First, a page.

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A thesis statement or purpose statement will emerge as you think and write about a topic.The statement can be restricted or clarified and eventually worked into an introduction.Of course, one can re-work a thesis statement indefinitely and one can almost always find something at fault with it.
It should be provided early on in your paper, so as to give the reader a road map and a sense of direction. Developing a well-written thesis, and then revising and revisiting it, will help you develop a clearer understanding of your paper and your argument.: On the other hand, the sentence "Marx was wrong about capitalism because capitalism is good for people" is closer to a thesis statement because it makes a claim - it takes a stand or a perspective on a particular topic. Being specific in your claims means that you will have to think through your evidence to be sure it supports your conclusions.
But in this format it is too much of an opinion and not enough of an argument. By doing this, you will make it clear to your reader that your thesis is something that you have considered and are able to support through the knowledge you have acquired in the course.
A purpose statement usually appears toward the end of the introduction.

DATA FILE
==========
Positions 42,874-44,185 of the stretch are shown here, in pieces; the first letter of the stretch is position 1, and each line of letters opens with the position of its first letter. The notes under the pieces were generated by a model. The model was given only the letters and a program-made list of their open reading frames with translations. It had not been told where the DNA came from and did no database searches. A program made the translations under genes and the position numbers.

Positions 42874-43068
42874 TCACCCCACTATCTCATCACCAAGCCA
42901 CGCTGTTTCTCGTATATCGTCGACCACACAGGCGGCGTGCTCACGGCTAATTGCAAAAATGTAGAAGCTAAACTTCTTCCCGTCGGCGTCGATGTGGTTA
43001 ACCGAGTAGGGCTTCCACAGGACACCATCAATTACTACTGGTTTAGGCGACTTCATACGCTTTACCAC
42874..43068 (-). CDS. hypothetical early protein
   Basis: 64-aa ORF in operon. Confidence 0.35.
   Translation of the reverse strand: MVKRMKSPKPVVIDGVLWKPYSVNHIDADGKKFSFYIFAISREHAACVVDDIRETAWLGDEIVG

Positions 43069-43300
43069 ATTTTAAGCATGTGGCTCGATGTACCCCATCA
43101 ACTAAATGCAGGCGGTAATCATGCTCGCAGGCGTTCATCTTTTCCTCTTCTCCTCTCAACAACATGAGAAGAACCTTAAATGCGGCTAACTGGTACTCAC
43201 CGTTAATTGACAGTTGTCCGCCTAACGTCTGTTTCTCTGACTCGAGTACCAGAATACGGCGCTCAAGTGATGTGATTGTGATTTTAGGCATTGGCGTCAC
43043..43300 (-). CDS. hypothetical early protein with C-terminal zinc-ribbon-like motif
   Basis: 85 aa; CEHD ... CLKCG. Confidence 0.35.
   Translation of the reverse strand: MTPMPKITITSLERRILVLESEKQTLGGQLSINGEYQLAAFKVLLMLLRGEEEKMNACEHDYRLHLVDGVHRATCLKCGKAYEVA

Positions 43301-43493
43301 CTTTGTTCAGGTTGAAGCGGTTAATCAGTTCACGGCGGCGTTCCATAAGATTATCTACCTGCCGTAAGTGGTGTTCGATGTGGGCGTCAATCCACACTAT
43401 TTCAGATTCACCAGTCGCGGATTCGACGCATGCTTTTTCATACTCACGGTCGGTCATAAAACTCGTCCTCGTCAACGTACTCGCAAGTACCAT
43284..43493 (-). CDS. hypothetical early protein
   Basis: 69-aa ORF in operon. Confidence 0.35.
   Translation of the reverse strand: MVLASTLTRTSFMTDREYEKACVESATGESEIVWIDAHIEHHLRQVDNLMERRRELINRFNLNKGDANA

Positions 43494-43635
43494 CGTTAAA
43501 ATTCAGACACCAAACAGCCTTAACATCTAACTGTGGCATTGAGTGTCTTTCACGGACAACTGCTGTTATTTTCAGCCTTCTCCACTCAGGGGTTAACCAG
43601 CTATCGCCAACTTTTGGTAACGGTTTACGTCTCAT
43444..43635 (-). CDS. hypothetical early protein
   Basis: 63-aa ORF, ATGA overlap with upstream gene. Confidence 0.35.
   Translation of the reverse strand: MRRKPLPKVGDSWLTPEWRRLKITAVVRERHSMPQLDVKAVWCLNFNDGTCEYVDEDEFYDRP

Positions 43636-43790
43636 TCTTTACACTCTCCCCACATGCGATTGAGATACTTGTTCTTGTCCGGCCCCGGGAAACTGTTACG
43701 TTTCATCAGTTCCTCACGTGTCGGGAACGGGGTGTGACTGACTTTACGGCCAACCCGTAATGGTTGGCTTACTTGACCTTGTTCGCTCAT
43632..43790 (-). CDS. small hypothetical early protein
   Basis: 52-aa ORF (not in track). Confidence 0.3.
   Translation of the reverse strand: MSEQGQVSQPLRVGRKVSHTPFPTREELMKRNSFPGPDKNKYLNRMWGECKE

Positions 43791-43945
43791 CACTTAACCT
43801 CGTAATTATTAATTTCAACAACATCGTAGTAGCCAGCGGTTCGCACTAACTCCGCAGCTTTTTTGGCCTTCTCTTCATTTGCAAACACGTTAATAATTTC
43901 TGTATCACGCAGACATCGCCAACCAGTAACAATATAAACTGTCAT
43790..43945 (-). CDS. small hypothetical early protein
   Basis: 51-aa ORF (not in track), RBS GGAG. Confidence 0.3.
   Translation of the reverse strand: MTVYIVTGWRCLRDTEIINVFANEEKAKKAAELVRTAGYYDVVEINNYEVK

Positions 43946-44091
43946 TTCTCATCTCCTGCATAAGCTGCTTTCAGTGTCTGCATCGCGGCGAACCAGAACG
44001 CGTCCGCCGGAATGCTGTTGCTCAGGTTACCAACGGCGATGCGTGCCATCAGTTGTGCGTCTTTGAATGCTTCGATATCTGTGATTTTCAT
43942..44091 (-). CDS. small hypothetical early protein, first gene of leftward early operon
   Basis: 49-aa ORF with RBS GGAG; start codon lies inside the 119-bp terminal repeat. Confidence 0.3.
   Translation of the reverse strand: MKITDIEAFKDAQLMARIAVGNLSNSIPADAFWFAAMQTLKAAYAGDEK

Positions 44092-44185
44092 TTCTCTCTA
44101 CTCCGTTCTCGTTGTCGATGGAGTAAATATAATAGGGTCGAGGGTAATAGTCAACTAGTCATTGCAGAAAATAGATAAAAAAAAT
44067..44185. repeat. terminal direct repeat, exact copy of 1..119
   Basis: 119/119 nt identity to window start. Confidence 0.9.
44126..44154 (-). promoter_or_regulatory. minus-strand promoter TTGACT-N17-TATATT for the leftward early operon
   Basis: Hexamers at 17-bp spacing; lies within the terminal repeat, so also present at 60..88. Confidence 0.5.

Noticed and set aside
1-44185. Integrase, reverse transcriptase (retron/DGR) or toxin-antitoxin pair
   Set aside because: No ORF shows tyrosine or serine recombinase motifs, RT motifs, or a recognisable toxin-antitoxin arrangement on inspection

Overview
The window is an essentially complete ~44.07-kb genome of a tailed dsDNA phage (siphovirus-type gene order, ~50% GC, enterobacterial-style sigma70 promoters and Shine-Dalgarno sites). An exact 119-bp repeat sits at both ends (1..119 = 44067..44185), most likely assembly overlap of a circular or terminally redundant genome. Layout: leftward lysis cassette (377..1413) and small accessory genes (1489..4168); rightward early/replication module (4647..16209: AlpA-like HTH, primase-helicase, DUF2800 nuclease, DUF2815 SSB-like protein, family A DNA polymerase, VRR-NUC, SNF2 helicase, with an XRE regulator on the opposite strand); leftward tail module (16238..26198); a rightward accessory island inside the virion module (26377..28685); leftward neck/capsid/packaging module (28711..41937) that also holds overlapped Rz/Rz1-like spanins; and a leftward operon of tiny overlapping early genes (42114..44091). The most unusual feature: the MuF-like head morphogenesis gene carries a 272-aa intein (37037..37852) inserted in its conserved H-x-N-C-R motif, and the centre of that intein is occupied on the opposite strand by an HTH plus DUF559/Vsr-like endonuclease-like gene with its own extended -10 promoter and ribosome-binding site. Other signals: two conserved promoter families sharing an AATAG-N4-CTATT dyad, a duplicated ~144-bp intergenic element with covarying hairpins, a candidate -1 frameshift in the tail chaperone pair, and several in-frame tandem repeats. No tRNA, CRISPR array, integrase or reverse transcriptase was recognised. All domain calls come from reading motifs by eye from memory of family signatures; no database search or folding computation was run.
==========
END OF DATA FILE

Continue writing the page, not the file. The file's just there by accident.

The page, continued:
The purpose statement may be expressed in several sentences or even an entire paragraph.
For example, one could counter the above thesis statement with: Marx's critique of capitalism, though written over 100 years ago, is still devastating today; with the gap between rich and poor increasing even in the world's richest countries such as the U.
S., it has become clear that a capitalist economic system can only result in massive exploitation of the working class.
It summarizes the conclusions that the writer has reached about the topic.
A thesis statement is generally located near the end of the introduction.
You can add to the argument above, by describing the organizational structures you wish to explore, such as the Security Council, funding of the UN, and other assorted points that you are going to explore more fully in your paper.
Always be sure to present them in order as they will appear in order as they will appear in your paper.